US Airways and private equity firm TPG Capital may team up to bid for American Airlines' parent, AMR, according to people familiar with the discussions.
A partnership with TPG could boost a US Airways bid for its larger rival in several ways. It could give the carrier more financial flexibility, including the ability to pay some AMR creditors in cash. The addition of TPG, which has invested in several airlines before, could also serve as third-party validation of the proposed combination.
TPG's interest comes as US Airways, the fifth-largest US airline, has secured support for a proposed deal with AMR, the third largest, from some of the bankrupt airline's key creditors, including its largest unions.
The sources, however, cautioned that the discussions between US Airways and TPG are not exclusive and partnering with each other is one of many options each party is considering.
US Airways has received expressions of interest from several parties in financing a potential merger for AMR, while the private equity firm is keeping its options open and may also look at becoming AMR's financial partner under the airline's standalone restructuring plan, the sources said.
US Airways has also yet to determine if it would need to bring in a financial partner to fund a potential bid for AMR, they added.
Spokespeople for US Airways and TPG declined to comment. AMR also did not comment.
AMR'S MERGER ANALYSIS
AMR filed for bankruptcy in November, citing untenable staff costs. The company has said it needs to shed USD$1.25 billion in annual staff costs to become profitable.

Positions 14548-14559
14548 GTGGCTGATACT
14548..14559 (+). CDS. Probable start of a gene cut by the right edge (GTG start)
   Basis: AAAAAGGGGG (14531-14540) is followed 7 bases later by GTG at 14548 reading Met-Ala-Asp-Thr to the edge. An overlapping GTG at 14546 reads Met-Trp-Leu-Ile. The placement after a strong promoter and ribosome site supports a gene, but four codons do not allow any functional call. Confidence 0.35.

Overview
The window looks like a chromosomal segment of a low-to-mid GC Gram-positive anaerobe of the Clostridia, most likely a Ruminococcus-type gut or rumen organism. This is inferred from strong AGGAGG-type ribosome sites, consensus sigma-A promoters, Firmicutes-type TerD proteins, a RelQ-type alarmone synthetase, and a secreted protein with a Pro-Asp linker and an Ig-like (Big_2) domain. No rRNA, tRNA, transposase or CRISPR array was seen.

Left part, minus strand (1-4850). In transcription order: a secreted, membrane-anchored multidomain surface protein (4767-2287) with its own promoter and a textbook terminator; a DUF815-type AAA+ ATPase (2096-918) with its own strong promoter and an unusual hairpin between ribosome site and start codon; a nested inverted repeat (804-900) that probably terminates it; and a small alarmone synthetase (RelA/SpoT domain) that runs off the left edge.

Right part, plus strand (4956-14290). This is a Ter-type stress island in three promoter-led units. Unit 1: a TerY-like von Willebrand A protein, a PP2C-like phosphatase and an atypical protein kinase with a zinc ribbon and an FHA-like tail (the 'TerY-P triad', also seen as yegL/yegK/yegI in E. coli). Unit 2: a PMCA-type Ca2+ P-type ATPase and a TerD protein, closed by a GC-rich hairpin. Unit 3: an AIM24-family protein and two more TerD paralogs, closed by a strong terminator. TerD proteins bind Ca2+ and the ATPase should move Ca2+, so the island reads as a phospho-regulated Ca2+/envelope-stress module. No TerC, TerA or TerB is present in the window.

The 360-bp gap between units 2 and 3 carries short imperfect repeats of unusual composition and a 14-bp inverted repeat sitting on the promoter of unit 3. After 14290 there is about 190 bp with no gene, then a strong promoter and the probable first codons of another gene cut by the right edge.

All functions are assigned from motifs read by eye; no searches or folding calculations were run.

AMR earlier shrugged off interest expressed by US Airways in a deal, saying it could consider a tie-up after it exits bankruptcy as a standalone company.
But earlier this month, under pressure from its unions and other creditors to consider a merger with US Airways, AMR agreed to work with its unsecured creditors committee on potential merger scenarios while it is still in bankruptcy.
People familiar with the matter have said previously that the airline wants to negotiate a merger on its own terms after emerging from bankruptcy and could set its sights on different targets, ranging from JetBlue Airways to Alaska Air to US Airways.
The company aims to focus on key routes for high-value business passengers under its business plan, including routes connecting New York's JFK airport and London's Heathrow and the JFK-San Francisco network.
JetBlue could be attractive to American because of its strong presence at JFK as well as its fleet of new planes, sources have said.
American said in a statement on Thursday: "What's best for our company, our people and our financial stakeholders, will be determined by the facts in a disciplined manner and process. And this includes whether American will choose to pursue any combination down the road."
TPG'S FLIGHT WINGS
TPG's founders, Jim Coulter and David Bonderman, launched their firm with an airline deal in 1993 when they bought Continental Airlines out of bankruptcy and turned it around. Bonderman served as the airline's chairman for 10 years.
The buyout firm went on to make lucrative investments in America West Airlines and Ryanair. But its USD$450 million acquisition of Midwest Air together with Northwest Airlines in 2008 went sour. TPG later had to sell its stake for USD$31 million.
TPG has worked with AMR in the past, having partnered with the airline on an unsuccessful USD$1.1 billion offer to rescue Japan Airlines from bankruptcy in 2009. Bonderman still has the pulse of the airline industry, having served as chairman of Ryanair for 15 years.
TPG also has ties to US Airways. Rick Schifter, an airline veteran and a managing partner at TPG for 18 years, sat on the airline's board for a year before he resigned in November 2006, on the same day US Airways made a hostile bid for Delta Air Lines. He cited "ever-increasing demands on his time at TPG" and called consolidation in the airline industry "inevitable".